On 15 September 2016, the small town of Sassuolo in the north-west of Italy geared up for something special. With a population of 41,000, the Province of Modena awaited the arrival of Athletic Bilbao to the Città del Tricolore for Sassuolo’s first ever European outing – something the town could never have imagined a mere decade ago.
Theirs is a story that makes one understand why they love the sport and believe in miracles. The club were in the third tier of Italian football in 2006 with little or no ambition of making it this far, this quick. But on that fine September evening reality hit the town, and the 7,000 that were at the stadium that evening made an atmosphere that won’t be forgotten in a hurry.
The Neroverdi won 3-0 on the night and announced their arrival on the European stage in the finest fashion. Having wandered between Serie C2 and Serie D between the 1980s and ‘90s, the club exemplified miracles and had grown men crying that night.
Sassoulo’s tale begins in Serie C1 – Italy’s third tier – under the guidance of current Juventus boss Max Allegri. Having dominated the season, the ambitious owners of the side invested smartly, making an instant leap to Serie B for the 2008-09 season. Allegri had made enough of an impact in the lower leagues for Serie A side Cagliari to appoint him as their head coach. His credentials would later take him to Scudetti with AC Milan and Juventus as well as a Champions League final with the latter.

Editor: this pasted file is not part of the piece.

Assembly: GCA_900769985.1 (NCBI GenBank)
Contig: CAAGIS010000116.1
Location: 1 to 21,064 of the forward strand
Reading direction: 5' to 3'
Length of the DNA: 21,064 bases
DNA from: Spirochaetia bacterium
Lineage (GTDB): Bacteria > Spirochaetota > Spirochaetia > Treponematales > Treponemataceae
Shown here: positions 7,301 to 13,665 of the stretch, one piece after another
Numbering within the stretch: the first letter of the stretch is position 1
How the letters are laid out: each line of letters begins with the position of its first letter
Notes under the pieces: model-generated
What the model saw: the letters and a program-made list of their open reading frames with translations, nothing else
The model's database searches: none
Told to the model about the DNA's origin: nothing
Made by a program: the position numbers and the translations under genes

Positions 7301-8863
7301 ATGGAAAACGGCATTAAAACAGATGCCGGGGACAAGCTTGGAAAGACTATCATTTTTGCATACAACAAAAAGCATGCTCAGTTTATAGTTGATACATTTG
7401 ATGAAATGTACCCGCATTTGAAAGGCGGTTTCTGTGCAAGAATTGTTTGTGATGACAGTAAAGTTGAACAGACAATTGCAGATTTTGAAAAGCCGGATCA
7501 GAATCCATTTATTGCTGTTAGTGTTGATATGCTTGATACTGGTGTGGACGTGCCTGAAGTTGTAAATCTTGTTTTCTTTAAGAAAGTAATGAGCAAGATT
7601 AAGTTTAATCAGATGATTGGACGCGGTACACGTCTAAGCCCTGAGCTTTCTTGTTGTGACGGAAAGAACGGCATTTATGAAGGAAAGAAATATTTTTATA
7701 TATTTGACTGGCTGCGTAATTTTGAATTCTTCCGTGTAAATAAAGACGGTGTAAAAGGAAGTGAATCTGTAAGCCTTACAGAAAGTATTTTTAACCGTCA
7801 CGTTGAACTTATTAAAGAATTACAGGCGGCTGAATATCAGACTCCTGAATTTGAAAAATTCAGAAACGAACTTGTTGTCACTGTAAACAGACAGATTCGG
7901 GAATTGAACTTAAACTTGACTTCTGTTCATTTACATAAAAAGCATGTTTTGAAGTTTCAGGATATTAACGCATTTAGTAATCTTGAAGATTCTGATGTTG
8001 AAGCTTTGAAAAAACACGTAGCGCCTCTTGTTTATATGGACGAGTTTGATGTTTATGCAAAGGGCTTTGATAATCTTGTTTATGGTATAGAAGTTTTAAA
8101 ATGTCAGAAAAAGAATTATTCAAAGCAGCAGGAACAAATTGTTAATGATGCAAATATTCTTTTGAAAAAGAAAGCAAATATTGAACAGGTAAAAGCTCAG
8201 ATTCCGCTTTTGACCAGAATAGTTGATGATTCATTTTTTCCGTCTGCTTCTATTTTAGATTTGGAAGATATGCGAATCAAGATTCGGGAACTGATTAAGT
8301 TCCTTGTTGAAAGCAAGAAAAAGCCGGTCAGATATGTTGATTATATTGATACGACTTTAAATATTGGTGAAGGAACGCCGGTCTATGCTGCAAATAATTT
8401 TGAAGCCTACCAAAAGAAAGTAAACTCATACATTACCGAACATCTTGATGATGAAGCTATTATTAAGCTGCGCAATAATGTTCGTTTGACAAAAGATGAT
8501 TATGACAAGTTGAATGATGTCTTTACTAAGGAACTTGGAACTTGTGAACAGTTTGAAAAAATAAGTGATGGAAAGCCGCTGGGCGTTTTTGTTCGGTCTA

While in Serie B, Sassoulo announced their intentions early on. After finishing in seventh in the 2009-10 season, they improved drastically to make the promotion play-offs the following season under the guidance of former Juventus and Fiorentina centre-half Stefano Pioli, only to lose out in the semi-finals to Torino over two legs.
The club achieved a similar feat in the 2011-12 season when they finished third in the league and lost in the play-off semi-final, this time to eventual promotion winners Sampdoria. The side were aspiring and determined, but couldn’t find the right mind at the head of the team to take them to the promised land of the Serie A. The club’s owner, Giorgio Squinzi, an avid AC Milan supporter and Chief Executive Officer of Mapei Industries, made a move and appointed ex-Roma and Italy veteran Eusebio Di Francesco.
Di Francesco is often compared to current Liverpool manager Jürgen Klopp for his enthusiasm towards the game and exuberant dressing style. Personifying the Italian aura, he turns up for matches in a finely tailored suit with burnished hipster glasses. Named after the legendary Portuguese footballer Eusébio, Di Francesco’s skill and undisputed talent as a manager reflects his name.
Honed by the great Zdenek Zeman, the Italian inherits some of his mentor’s qualities, such as the effective use of the Dutch-inspired 4-3-3 formation. A pragmatist, optimist and a voracious disciplinarian, Di Francesco made Squinzi certain that he was the right man to take the club forward.
Di Francesco bought a blistering style of football to the city in the 2012-13 campaign. With players like the explosive Domenico Berardi, Simone Missiroli and the evergreen Francesco Magnanelli amongst their ranks, the fearless green and blacks dominated the second division and were on top of the table for most of the season in the hope of gaining automatic promotion. And while Sassuolo were making waves on the pitch in the Serie B, Di Francesco was being talked up in the biggest boardrooms in Italy, with AC Milan and Fiorentina reportedly interested.